This week, Tibetans outside China marked the 50th anniversary of an uprising against Chinese rule that failed, forcing the Dalai Lama, Tibetans' spiritual leader, into exile. The Chinese government accuses the Dalai Lama of fomenting separatism; he maintains that he is only seeking greater autonomy and more religious freedom to help preserve Tibet's culture.Togden, a prominent figure in the political resistance to the Chinese presence in Tibet, said he was repeatedly imprisoned for months at a time in the late 1980s for participating in peaceful protests, and he fled Tibet in 1990, going first to India and then the United States.
His prison memories include thirst so extreme that he could not produce enough urine to drink and help slake it and waiting in dread with other prisoners to see who would be beaten next.
His and the other monks' cases presented some particular treatment challenges. Normally, Tibetan monks can seek healing through the enlightenment they gain from meditating. But the monks Grodin treated tended to find that the process of meditating only seemed to worsen their mental health.
Togden said through an interpreter that as he meditated, "a lot of other things would come up - I should have done this, and I should have done that," what in psychiatric terminology would be called "ruminating." Sometimes images of beatings would arise, sometimes feelings of sadness over Tibet's plight.
It seems, Grodin said, that meditation may reduce the brain's ability to inhibit unpleasant thoughts and memories and instead unleashes them. He has seen a similar process in aging Holocaust survivors, he said: As they begin to suffer from dementia, their brains become less able to inhibit bad memories, and they sometimes believe they are back in concentration camps.
So the very process that would normally help the monks instead made them worse. Grodin sought to steer them toward other relaxation techniques, such as breathing and Tibetan "singing bowls," which vibrate melodically when rubbed by a mallet, while working to heal their psychic wounds by talking and other methods.
Another challenge: The political situation that led to the monks' imprisonment and exile continues. While therapy for a traumatized war veteran might consist in part of convincing him that the war is over and that he is now safe, the monks worry that their loved ones in Tibet are not, in fact, safe. They suffer from homesickness and from guilt that they are not there, particularly when China clamped down on pro-Tibet protesters during the Olympics last summer.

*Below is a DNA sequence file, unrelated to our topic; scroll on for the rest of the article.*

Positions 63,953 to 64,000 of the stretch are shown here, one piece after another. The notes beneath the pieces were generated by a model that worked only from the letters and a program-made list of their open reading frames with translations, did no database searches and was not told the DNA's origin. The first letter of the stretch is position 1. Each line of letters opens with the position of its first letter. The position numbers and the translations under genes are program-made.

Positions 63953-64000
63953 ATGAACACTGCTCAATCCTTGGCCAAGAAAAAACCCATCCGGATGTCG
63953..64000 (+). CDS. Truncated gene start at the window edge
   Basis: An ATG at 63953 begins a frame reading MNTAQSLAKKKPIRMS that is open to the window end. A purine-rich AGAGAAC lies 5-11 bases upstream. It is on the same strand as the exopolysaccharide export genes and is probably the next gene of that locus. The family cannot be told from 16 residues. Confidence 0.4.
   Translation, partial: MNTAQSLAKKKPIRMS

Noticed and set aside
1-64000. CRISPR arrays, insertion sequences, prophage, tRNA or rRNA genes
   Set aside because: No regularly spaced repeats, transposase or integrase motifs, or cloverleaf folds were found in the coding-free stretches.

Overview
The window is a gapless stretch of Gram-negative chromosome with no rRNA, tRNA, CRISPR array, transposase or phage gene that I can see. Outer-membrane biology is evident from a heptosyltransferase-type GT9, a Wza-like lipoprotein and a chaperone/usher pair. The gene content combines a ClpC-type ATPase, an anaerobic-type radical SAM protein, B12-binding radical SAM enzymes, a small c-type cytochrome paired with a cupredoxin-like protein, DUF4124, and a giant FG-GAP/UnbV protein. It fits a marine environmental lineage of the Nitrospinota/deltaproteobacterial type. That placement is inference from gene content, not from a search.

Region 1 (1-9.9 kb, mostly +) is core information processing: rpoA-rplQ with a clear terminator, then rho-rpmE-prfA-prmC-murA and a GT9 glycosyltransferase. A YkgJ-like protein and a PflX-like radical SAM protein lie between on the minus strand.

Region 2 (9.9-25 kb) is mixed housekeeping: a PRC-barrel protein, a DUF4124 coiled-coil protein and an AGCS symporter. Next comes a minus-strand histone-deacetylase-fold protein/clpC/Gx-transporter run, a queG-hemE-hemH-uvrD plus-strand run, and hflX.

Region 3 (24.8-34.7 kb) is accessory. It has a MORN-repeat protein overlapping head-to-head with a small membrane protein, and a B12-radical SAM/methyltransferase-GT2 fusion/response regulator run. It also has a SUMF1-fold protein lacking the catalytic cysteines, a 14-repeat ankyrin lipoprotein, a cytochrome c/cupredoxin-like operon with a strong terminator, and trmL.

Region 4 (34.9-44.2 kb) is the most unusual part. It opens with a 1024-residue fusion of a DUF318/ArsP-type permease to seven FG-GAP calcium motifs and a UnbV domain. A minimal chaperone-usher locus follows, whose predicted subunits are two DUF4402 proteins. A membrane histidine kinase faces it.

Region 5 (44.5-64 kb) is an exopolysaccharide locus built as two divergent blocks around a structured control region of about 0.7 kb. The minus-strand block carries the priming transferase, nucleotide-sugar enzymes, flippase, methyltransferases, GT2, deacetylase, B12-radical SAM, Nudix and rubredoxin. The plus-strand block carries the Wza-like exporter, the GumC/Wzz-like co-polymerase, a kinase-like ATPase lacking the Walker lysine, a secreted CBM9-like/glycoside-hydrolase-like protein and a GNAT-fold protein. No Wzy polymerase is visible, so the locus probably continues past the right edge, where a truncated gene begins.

"I couldn't stop listening to the news, and it brought back everything all over again," Togden said.
Grodin said that all the Tibetan monks he treats got psychologically worse during the Olympics. The United States has granted political asylum to many Tibetan monks, he said, because they so clearly face persecution at home. Once asylum is granted, an immigrant can feel safe from deportation; a green card, and later citizenship, can follow.
During an interview yesterday in Grodin's office, a cozy room bedecked with statues and photos from Tibet, Togden said that he was deeply grateful for the help he has received and that what helped him most of all was the cathartic feeling that he could tell Grodin anything.
"He knows about this kind of situation, so it was easy to open my heart to him," said Togden, who was wearing traditional, deep crimson robes.
"You are a very, very courageous man," Grodin told him, looking into his dark, shining eyes. "What happened to you should never happen to anyone. You're a very brave man and a very compassionate one, and it's been my honor to treat you and know you."
Ultimately, though,Togden said, his mind cannot be at ease until his country is free. "Until the situation in Tibet is resolved, my mental problem will not be," he said.Carey Goldberg can be reached at firstname.lastname@example.org.